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Consumer Groups Deliver Suggestions for Improving FCRA

Testimony delivered at US Senate Committee on Banking, Housing, and Urban Affairs

Click here to view or download a copy of the testimony.

July 31, 2003 - Today Edmund Mierzwinski, consumer program director of U. S. Public Interest Research Group, delivered testimony on behalf of U.S. PIRG, Consumer Action and other leading consumer watchdog organizations on ways to enhance the federal Fair Credit Reporting Act before the U.S. Senate Committee on Banking, Housing and Urban Affairs.

Among the key points made by Mierzwinski was a plea to clarify that the law's 1996 preemption of the definition of "affiliate-sharing" was intended to be construed narrowly to prevent companies sharing information from being treated as credit bureaus. He noted that this provision is even more necessary because earlier this week a U.S. district judge overturned local financial privacy ordinances in several California cities, arguing that the FCRA controlled over the clear legislative history of the Sarbanes amendment to the Gramm-Leach-Bliley Act granting states the authority to enact stronger financial privacy laws. If upheld, this decision will have a chilling effect on the right of states to protect their citizens from privacy invasions.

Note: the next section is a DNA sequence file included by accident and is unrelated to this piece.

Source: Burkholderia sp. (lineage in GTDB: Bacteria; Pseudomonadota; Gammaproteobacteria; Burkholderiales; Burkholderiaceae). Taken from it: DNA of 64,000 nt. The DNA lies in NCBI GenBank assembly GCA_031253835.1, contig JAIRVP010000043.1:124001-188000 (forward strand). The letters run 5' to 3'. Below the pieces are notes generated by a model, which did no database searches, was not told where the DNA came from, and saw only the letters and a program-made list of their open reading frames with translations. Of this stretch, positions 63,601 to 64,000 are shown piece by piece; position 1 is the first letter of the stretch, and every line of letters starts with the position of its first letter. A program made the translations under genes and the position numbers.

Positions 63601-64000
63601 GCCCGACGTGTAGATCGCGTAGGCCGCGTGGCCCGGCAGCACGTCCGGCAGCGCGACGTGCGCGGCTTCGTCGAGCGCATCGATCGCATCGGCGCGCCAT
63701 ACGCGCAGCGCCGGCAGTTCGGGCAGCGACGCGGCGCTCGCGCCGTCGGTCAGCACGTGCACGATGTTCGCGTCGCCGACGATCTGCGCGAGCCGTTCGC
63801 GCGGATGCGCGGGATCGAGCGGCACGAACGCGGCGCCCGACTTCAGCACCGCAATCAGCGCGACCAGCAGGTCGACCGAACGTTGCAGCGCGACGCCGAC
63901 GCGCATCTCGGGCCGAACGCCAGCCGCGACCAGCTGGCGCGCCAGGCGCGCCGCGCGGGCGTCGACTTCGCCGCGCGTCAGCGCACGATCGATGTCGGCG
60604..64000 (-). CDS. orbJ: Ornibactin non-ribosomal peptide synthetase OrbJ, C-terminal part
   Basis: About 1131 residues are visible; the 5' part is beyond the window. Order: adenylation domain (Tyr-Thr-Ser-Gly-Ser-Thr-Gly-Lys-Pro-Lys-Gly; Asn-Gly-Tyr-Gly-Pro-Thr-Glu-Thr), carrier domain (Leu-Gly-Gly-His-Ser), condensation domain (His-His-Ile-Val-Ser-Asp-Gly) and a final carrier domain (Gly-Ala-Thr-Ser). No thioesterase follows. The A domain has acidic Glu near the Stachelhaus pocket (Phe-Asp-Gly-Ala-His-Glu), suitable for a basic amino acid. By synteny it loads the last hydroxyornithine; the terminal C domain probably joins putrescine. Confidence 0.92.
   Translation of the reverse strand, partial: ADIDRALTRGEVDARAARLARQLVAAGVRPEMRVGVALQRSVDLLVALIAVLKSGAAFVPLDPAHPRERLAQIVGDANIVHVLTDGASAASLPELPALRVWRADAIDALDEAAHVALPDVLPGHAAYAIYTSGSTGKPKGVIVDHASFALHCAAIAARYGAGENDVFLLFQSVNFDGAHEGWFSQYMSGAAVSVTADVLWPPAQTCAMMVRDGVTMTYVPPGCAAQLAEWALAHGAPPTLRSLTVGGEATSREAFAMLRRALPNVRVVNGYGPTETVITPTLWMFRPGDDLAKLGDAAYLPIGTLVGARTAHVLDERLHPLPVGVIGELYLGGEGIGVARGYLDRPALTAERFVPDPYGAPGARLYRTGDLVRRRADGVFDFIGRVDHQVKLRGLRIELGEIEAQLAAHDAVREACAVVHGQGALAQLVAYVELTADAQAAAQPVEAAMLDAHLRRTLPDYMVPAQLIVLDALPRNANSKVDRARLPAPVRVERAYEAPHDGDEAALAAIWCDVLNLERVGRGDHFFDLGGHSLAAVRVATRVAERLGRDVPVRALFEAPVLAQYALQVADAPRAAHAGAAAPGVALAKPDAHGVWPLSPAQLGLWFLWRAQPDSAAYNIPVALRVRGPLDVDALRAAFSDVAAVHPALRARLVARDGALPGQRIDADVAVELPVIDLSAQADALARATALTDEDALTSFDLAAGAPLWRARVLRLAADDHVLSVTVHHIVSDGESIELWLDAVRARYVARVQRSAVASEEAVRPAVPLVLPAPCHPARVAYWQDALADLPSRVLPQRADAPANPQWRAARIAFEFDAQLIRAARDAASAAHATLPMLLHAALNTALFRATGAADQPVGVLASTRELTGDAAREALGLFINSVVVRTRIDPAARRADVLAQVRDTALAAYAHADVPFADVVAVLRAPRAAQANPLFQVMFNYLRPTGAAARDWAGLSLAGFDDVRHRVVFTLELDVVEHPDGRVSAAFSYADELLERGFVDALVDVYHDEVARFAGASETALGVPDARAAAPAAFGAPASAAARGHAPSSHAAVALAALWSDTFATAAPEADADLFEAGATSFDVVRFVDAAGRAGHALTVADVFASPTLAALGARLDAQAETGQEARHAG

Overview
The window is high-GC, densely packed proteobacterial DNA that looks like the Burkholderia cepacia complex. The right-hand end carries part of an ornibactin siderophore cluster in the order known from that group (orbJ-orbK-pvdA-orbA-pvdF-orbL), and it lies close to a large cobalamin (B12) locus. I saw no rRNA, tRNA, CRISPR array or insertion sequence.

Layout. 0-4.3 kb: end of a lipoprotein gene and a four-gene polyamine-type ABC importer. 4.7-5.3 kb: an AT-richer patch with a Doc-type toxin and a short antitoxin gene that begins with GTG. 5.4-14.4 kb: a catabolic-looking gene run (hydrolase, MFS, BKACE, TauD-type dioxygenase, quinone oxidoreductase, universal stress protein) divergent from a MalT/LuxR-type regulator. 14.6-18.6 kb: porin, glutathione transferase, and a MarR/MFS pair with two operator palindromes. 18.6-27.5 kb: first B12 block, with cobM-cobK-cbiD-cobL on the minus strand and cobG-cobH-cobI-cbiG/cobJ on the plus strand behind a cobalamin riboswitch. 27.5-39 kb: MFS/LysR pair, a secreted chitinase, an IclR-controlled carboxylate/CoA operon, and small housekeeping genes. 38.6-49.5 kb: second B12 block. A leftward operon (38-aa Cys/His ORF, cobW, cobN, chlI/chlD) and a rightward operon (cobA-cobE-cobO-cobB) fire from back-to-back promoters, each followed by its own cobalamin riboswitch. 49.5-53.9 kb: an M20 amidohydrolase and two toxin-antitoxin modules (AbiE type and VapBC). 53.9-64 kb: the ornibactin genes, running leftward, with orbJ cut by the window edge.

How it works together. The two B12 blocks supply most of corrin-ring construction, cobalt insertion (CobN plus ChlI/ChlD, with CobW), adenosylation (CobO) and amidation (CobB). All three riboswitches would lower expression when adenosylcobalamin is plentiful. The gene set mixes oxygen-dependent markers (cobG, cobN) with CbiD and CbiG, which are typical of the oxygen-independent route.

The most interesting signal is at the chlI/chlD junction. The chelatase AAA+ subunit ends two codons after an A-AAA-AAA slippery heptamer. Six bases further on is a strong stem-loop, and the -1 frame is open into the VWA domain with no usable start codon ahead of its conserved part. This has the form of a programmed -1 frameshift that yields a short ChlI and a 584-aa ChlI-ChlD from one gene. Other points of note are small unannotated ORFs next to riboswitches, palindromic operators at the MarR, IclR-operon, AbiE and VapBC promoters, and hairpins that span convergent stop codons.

Other key points include the need to give consumers:

  • Stronger rights when they are denied credit on the basis of a credit report, such as the right to automatically obtain from that lender a copy of the subscriber report and score used to deny credit. Employment applicants already have a similar right under the FCRA. This provision, coupled with the annual free credit report on request, and deletion of the House provision allowing a charge for companion credit scores, will be a powerful incentive to improve accuracy. Consumers should also have the right to receive adverse action notices - and FCRA review and dispute rights - when they accept counter-offers for credit at a higher price and when credit information is used in the affiliate-sharing world.
  • The right to go to a court and seek injunctive relief to stop a credit bureau from selling faulty credit reports about them and the right to seek minimum statutory damages of $100-$1,000 per violation of the FCRA, as other consumer laws provide, so that they don't have to prove their actual damages to a court.

Other groups represented include Acorn, Center for Community Change, Consumer Federation of America, Consumers Union, the Electronic Privacy Information Center, the Identity Theft Resource Center, Privacy Rights Clearinghouse, Privacy Times and the low-income clients of the National Consumer Law Center.

For more information, contact Linda Sherry or Ken McEldowney.


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